An Uphill Climb

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You want to grow in virtue, to serve God, to love Christ? Well, you will grow in and attain to these things if you will make them a slow and sure, an utterly real, a mountain step-plod and ascent, willing to have to camp for weeks or months in spiritual desolation, darkness and emptiness at different stages in your march and growth. All demand for constant light . . . all the attempt at eliminating or minimizing the cross and trial, is so much soft folly and puerile trifling.

― Friedrich von Hügel

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Higher ground

Rock Climbing on Turnagain Arm

There is a great market for religious experience in our world; there is little enthusiasm for the patient acquisition of virtue, little inclination to sign up for the long apprenticeship in what earlier generations of Christians called holiness… (That seems to be why) dissatisfaction – coupled with a longing for peace and truth – are the only way we set off on the pilgrim path of wholeness in God…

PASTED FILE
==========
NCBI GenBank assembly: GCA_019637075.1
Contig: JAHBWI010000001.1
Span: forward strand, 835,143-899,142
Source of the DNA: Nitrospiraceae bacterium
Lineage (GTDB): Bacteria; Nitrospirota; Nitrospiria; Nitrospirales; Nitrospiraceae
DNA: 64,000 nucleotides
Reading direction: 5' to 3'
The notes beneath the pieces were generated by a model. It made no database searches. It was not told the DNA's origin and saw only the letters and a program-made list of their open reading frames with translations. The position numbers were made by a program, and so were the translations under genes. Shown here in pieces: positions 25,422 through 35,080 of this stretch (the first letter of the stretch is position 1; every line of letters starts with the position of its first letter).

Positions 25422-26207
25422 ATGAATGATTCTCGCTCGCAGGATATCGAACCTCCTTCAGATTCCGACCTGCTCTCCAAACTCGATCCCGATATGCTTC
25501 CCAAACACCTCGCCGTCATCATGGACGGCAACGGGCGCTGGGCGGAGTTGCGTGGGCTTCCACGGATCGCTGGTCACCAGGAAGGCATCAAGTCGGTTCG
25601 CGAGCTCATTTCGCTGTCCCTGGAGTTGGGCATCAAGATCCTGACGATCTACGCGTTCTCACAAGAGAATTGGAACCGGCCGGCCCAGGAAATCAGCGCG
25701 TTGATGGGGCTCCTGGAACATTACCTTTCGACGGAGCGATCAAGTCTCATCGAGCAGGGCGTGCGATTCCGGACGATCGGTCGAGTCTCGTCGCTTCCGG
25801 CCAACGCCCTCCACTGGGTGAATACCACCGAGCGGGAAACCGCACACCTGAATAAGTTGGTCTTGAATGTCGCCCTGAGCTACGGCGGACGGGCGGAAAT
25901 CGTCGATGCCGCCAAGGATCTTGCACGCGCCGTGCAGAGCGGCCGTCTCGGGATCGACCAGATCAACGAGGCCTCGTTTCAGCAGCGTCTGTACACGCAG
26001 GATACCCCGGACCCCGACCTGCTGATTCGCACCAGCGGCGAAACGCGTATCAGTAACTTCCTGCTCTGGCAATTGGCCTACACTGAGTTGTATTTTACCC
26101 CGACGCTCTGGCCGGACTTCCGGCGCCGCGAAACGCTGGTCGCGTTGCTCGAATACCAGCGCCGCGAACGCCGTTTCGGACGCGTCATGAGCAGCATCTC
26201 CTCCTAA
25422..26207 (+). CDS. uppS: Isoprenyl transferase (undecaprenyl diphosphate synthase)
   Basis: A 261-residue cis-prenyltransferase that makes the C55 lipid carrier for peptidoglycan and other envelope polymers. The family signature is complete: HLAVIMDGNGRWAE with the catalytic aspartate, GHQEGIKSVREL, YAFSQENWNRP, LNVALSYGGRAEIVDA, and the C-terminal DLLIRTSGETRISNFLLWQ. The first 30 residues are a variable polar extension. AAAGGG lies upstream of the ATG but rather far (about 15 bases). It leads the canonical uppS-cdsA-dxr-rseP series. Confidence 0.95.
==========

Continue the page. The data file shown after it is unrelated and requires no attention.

As long as we think that the next election might eliminate crime and establish justice or another scientific breakthrough might save the environment or another pay raise might push us over the edge of anxiety into a life of tranquility, we are not likely to risk the arduous uncertainties of the life of faith. A person has to get fed up with the ways of the world before he or she acquires an appetite for the world of grace.

–Eugene Peterson

The heart of every virtue

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If love is the soul of Christian existence, it must be at the heart of every other Christian virtue. Thus, for example, justice without love is legalism; faith without love is ideology; hope without love is self-centeredness; forgiveness without love is self-abasement; fortitude without love is recklessness; generosity without love is extravagance; care without love is mere duty; fidelity without love is servitude.

Every virtue is an expression of love.

No virtue is really a virtue unless it is permeated, or informed, by love.

–Richard P. McBrien

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